COVID-19 Testing, Investigation, Contact Tracing

The Department of Health this week shared an update on Pennsylvania’s COVID-19 case investigation and contact tracing data. Secretary Levine said that the initial round of universal testing at SNFs and LTC facilities, without sharing the data itself.  But Johns Hopkins University released information that said Pennsylvania gives fewer tests per capita than any other state in the country.

“In order to successfully mitigate the spread of COVID-19, we use proven public health strategies such as case investigations, contact tracing efforts and ongoing monitoring and rely on Pennsylvanians to do their part to answer the call,” Secretary of Health Dr. Rachel Levine said. “We have a growing team of dedicated professionals equipped to do this work and truly make a difference, but we need our fellow Pennsylvanians to pick up the phone when they call, share where they went and who they came in contact with to complete a case investigation. We are all united in this together, so please make the right choice to answer the call, it will help to stop this virus in its tracks before it could affect more of our loved ones, co-workers or friends across the state.”

The contact tracing process is not possible without a case investigation by a public health professional. Between Sunday, August 16 and Saturday, August 22, there were 4,536 COVID-19 cases statewide and 78 percent of all cases had a case investigation started within 24 hours of receiving the positive report.

During the case investigation, public health professionals spend 30 to 60 minutes asking questions to ensure all potential close contacts are identified. They collect information about who the case came in contact with and where they went while they were infectious. Information collected during the case investigation process is not shared publicly unless doing so would further the response.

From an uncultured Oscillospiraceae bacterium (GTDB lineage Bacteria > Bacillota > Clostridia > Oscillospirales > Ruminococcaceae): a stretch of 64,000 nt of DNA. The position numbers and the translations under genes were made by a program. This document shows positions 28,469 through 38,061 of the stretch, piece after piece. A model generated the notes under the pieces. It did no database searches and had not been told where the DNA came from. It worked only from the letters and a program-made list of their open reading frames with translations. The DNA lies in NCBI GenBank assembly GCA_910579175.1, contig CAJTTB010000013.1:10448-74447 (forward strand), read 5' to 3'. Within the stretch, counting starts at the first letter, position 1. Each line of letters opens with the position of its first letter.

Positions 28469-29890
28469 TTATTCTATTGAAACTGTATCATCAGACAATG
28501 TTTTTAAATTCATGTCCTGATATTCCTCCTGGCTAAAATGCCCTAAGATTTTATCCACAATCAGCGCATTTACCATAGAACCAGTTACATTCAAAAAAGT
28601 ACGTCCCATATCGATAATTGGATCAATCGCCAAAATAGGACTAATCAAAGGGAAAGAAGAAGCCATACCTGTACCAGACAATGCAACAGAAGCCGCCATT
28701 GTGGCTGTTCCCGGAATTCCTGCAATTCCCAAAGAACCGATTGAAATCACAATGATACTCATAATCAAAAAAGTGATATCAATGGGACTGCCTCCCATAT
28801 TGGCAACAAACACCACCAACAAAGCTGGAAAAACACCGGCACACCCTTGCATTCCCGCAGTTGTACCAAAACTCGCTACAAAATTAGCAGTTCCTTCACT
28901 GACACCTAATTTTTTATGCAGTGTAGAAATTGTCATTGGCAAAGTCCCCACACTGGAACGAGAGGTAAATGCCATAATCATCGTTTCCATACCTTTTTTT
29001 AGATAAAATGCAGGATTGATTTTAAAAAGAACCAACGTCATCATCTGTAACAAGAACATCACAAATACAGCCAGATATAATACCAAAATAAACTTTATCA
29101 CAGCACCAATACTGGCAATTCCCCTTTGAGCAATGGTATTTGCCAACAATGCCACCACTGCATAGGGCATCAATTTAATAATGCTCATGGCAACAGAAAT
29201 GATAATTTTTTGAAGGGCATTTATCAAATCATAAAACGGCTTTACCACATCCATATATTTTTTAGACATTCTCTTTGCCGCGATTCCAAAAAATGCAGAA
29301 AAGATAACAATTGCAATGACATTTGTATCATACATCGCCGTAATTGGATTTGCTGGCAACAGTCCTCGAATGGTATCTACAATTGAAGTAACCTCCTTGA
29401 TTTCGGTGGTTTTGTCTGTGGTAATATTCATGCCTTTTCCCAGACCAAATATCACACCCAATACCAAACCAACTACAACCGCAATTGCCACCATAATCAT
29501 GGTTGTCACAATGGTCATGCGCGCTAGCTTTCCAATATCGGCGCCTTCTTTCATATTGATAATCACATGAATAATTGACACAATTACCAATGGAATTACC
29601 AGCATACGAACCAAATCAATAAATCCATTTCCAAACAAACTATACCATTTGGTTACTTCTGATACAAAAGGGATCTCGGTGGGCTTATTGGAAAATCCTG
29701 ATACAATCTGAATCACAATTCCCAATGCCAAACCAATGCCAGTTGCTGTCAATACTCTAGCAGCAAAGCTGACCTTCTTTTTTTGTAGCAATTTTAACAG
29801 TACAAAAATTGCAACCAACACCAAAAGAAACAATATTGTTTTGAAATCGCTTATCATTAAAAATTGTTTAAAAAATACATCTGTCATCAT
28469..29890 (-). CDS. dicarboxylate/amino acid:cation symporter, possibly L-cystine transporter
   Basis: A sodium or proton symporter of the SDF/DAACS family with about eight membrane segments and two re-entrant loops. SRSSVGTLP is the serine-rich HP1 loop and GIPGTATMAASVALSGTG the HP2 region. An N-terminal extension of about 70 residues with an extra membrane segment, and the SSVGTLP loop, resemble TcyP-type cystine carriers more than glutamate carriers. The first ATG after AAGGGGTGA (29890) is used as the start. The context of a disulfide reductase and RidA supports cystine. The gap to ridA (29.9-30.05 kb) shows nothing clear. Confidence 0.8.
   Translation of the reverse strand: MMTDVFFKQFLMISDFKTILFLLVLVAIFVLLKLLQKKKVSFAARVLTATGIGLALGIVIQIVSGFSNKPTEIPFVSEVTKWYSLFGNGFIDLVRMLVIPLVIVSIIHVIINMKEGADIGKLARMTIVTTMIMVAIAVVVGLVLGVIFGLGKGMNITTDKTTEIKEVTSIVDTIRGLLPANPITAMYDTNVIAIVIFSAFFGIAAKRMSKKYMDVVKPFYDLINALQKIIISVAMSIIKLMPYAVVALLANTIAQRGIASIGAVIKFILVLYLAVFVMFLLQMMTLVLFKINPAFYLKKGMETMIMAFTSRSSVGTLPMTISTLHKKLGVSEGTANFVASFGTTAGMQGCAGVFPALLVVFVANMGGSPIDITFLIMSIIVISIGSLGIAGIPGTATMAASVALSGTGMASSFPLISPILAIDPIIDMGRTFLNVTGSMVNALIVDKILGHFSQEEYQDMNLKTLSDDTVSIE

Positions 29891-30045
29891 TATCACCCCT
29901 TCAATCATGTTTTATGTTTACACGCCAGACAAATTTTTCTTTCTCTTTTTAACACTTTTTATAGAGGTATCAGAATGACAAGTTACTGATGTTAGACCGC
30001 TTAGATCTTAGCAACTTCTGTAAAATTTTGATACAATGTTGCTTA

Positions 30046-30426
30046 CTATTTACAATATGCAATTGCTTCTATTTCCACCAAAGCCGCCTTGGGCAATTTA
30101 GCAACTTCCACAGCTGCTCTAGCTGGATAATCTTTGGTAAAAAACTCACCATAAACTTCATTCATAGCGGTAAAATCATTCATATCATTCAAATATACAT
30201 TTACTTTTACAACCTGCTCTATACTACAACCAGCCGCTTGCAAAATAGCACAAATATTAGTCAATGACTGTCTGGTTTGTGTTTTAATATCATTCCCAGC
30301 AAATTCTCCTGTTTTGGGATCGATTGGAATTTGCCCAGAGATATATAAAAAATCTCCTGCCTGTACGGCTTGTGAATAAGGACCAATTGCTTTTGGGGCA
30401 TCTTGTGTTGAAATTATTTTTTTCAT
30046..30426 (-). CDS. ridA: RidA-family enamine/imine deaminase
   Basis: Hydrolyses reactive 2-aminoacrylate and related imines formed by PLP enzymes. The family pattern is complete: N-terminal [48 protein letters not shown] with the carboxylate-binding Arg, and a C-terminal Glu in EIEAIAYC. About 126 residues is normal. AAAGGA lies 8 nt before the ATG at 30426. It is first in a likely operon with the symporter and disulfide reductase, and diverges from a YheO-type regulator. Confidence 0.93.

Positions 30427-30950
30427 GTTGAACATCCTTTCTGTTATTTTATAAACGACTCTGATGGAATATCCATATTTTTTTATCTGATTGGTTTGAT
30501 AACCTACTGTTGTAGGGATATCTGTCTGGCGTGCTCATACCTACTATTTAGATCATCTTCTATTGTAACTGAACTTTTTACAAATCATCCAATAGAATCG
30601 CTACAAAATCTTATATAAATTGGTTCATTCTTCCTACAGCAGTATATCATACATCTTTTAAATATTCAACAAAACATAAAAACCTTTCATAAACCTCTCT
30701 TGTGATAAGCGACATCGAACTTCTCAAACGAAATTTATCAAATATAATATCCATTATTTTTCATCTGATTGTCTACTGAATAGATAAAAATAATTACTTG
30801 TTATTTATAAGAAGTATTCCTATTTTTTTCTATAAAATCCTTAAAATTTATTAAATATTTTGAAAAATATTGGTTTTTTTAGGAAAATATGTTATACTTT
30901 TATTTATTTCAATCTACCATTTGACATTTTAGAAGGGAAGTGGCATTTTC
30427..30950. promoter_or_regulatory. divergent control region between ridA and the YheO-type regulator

After the initial case investigation is complete, contact tracing begins. Within that same time period, August 16 to August 22, there were 1,242 contact tracing staff working with local and county health entities, partner organizations and the Regional Response Health Collaboration Program within the Department of Human Services. The total number of contact tracing staff has increased by 132 since last week as new staff is hired and onboarded through a partnership with Insight Global.

Of the 1,242 contact tracers there are 71 volunteers, 10 care resource managers, and 30 contact tracing supervisors. These staff monitored 9,335 contacts that were identified during the case investigations.

You can find more information on the state’s contact tracing efforts and all available contact tracing positions at the Department of Health’s website here.

All of the approximately 127,000 residents of long-term care facilities across Pennsylvania ― where more than 67% of the state’s COVID-19 deaths have occurred ― have been tested for the coronavirus, state officials said Tuesday.  Dr. Levine and Secretary Miller of DHS did not say how many of the residents have tested positive, but called it a “baseline” to help curtail future outbreaks.

According to the latest data from Johns Hopkins Coronavirus Resource Center, released Tuesday, Pennsylvania gives fewer COVID tests per capita than any other state in the country. Per 100,000 residents, Pennsylvania has given 12,879 COVID tests, meaning we have tested about 12.9 percent of the population. States at the top of the list include Rhode Island (close to 48 percent), Alaska (about 47 percent), New York (42 percent), Louisiana (40 percent) and New Mexico (36 percent).